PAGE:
Lajitas is on the western edge of Big Bend National Park in southwestern Brewster County. It is at an altitude of 2,200 feet on a bluff overlooking the Rio Grande at the San Carlos ford of the old Comanche Trail, in the northern part of the Chihuahuan Desert and at the southern extreme of the Rocky Mountains. The name Lajitas is Spanish for “little flat rocks” and refers to the Boquillas limestone of the area
The region was sparsely inhabited for thousands of years by semi nomadic peoples related to the Patarabueyes and Jumanos tribes before the Spanish arrived. It is speculated that Cabeza de Vaca crossed the Rio Grande at Lajitas around 1530, and it is almost certain that Antonio de Espejo’s party did in 1588. Later, after as the horse became integrated into the Apache and Comanche culture, these nomadic tribes frequented the area, causing the Spanich to set up a series of Presidios and military colonies, one of which, San Carlos, lies 18 miles south of Lajitas. Anglo-Americans first arrived around the time of the Mexican war. In 1852 Lt. William H. Emory visited the site as part of the first official US survey party.
In the late 1890s quicksilver was discovered near Terlingua, eleven miles from Lajitas, and a rapid influx of people followed. At the same time a number of cattle ranches and mining enterprises appeared in northern Chihuahua and Coahuila. These activities increased commerce across the Rio Grande into Texas; consequently, by 1900 Lajitas was designated a substation port of entry. Farming along the narrow floodplain of the river served to bring in more families, and by 1912 the town had a store, a saloon, a school with fifty pupils, and a customhouse. The crossing, a smooth rock bottom all the way across the river, was the best between Del Rio and El Paso.
H. W. McGuirk, the leading citizen of Lajitas from 1902 to 1917, operated the Lajitas Trading Post, farmed, and helped manage the Terlingua Mining Company. He also funded the construction of a church and a school. Lajitas officially had a post office as early as 1901, but it did not become operational until McGuirk petitioned for its reestablishment in 1904. It was closed temporarily in 1910, reopened in 1916, and closed permanently in 1939. McGuirk sold his landholdings around Lajitas to Thomas V. Skaggs, who continued farming. Skaggs also became successful in a candelilla wax business, the Lajitas Wax Company. In 1916 the interruption of commerce by civil unrest in Mexico, and isolated bandit raids into the US brought Gen. John J. Pershing’s troops to Lajitas, where they established a small cavalry post to monitor this critical river crossing.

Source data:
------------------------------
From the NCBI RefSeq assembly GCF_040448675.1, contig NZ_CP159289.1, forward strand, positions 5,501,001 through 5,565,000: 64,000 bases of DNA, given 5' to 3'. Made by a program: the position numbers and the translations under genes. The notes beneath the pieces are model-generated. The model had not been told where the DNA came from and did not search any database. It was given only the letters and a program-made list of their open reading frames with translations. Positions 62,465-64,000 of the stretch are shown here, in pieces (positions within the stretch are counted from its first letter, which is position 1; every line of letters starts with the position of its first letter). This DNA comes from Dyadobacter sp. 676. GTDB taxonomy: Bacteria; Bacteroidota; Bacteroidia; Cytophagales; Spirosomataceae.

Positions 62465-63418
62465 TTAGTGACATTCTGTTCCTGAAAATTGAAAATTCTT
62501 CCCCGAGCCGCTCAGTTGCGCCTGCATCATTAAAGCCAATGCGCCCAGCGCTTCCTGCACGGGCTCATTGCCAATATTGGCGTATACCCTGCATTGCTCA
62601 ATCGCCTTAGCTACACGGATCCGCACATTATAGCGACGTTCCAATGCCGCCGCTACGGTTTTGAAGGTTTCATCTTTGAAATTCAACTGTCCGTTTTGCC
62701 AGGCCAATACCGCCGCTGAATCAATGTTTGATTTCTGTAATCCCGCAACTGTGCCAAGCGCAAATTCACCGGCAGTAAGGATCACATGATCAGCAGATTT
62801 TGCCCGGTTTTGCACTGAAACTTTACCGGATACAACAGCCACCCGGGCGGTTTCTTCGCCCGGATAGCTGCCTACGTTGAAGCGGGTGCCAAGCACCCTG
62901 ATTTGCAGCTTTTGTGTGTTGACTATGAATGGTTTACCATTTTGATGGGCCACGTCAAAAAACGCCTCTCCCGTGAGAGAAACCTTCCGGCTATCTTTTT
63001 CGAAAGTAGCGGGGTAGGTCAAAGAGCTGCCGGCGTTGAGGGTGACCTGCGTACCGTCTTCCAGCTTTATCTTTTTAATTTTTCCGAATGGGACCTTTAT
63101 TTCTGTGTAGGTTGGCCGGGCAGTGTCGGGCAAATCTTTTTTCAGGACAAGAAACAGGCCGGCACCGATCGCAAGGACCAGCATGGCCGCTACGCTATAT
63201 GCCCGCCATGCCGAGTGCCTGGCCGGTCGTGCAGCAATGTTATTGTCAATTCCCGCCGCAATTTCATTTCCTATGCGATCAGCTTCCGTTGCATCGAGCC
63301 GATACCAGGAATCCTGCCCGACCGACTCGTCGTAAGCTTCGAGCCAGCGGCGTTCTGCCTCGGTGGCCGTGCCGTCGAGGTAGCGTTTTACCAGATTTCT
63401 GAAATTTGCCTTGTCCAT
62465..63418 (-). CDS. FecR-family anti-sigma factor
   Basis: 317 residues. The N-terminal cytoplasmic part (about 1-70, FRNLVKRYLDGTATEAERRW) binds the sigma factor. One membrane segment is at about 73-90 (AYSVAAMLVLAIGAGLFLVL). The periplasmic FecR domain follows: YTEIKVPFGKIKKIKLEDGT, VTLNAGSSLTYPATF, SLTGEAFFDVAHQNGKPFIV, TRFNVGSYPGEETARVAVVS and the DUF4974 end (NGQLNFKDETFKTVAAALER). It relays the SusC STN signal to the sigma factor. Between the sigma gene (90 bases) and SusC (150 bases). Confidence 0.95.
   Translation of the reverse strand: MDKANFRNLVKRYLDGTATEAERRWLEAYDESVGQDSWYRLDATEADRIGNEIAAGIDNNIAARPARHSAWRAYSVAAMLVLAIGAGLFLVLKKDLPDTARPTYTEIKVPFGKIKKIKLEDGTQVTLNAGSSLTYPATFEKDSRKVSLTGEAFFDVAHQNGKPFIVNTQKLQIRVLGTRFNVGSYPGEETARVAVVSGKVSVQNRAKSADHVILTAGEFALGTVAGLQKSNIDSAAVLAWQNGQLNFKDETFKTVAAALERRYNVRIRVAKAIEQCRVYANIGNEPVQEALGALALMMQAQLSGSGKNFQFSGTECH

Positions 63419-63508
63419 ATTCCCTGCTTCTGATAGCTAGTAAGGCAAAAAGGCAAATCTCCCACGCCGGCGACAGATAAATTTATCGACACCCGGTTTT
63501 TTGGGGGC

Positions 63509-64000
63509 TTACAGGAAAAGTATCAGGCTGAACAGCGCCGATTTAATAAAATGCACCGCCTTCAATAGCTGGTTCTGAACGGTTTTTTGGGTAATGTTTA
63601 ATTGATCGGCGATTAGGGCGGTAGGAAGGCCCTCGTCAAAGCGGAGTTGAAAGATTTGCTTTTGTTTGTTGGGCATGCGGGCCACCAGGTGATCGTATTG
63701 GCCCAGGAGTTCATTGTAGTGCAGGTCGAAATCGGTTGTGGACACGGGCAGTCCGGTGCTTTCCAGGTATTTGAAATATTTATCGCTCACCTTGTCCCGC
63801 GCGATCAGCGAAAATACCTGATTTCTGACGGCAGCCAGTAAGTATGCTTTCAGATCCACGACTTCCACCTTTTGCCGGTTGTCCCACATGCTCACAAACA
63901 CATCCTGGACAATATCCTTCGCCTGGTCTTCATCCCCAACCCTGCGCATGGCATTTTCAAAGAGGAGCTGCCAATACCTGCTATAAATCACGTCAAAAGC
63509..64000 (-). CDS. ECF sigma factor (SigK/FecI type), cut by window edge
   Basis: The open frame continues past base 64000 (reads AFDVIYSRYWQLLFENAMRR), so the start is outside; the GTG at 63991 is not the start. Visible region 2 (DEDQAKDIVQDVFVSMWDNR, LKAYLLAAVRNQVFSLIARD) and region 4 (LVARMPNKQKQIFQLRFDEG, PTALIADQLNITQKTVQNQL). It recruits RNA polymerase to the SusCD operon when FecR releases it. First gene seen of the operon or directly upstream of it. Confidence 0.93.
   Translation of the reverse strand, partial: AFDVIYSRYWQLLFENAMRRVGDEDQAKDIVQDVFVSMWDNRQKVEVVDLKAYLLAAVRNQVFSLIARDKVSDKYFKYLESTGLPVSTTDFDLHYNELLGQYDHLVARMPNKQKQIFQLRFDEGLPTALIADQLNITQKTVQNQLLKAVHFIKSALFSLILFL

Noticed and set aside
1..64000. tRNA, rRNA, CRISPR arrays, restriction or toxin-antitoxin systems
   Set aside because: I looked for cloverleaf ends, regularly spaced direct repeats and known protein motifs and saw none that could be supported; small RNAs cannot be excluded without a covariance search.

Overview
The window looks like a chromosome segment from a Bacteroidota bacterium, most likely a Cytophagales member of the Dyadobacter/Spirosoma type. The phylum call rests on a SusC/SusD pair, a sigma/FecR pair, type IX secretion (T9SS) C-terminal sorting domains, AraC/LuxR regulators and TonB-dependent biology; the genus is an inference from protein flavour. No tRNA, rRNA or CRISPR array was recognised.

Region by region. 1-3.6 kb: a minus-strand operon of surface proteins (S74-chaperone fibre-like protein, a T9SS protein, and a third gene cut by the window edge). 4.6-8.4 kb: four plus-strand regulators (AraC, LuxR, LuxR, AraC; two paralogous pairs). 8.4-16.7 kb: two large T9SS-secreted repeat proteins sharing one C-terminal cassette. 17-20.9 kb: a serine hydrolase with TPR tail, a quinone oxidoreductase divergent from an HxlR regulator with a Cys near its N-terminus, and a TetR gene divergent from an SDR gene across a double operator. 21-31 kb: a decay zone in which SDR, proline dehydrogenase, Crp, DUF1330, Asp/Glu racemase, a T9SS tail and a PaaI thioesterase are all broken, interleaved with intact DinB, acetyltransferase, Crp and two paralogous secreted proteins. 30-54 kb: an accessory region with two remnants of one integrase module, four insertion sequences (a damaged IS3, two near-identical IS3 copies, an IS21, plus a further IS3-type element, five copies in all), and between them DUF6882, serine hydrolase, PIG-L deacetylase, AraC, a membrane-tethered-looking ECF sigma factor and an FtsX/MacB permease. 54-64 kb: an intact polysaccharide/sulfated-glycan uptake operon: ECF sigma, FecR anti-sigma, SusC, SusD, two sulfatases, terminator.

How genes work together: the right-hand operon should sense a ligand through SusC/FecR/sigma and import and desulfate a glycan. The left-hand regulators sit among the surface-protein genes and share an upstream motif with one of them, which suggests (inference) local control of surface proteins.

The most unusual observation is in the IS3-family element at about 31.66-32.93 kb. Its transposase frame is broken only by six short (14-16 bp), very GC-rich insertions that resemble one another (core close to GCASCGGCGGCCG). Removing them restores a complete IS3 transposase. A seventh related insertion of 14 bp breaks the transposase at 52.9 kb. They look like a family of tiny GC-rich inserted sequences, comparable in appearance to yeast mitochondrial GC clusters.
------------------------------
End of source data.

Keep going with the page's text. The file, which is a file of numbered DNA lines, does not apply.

The Lajitas property continued to change hands and in 1949 was bought by Rex Ivey, Jr., who hand-dug a well and installed a generator for the area’s first electric lights. Due to the closing of the Terlingua quicksilver mines, the number of residents in Lajitas had dwindled to four. In 1977 Ivey sold part of the Lajitas area to Houston entrepreneur Walter M. Mischer, of Mischer Corporation; Mischer had begun development and restoration of the community in 1977, under the name of the corporation’s subsidiary, Arrow Development Company. By the early 80’s, Lajitas on the Rio Grande had a 9 hole golf course, two lodging units, several condos, and was a local center of economic activity in Brewster County.
By the late 90’s, Lajitas and its sister town, Paso Lajitas, Chihuahua, Mexico had over 200 inhabitants. In 2000, the town and surrounding 25,000 acres was sold at auction to Austin entrepreneur/developer Steve Smith, who completely remodeled the town, attempting to establish an exclusive high end resort for the jet set. That effort ran out of steam and money in 2007, and a group of investors bought the property, cut the prices in half, and have created a luxurious and affordable environment for visitors to Texas Big Bend.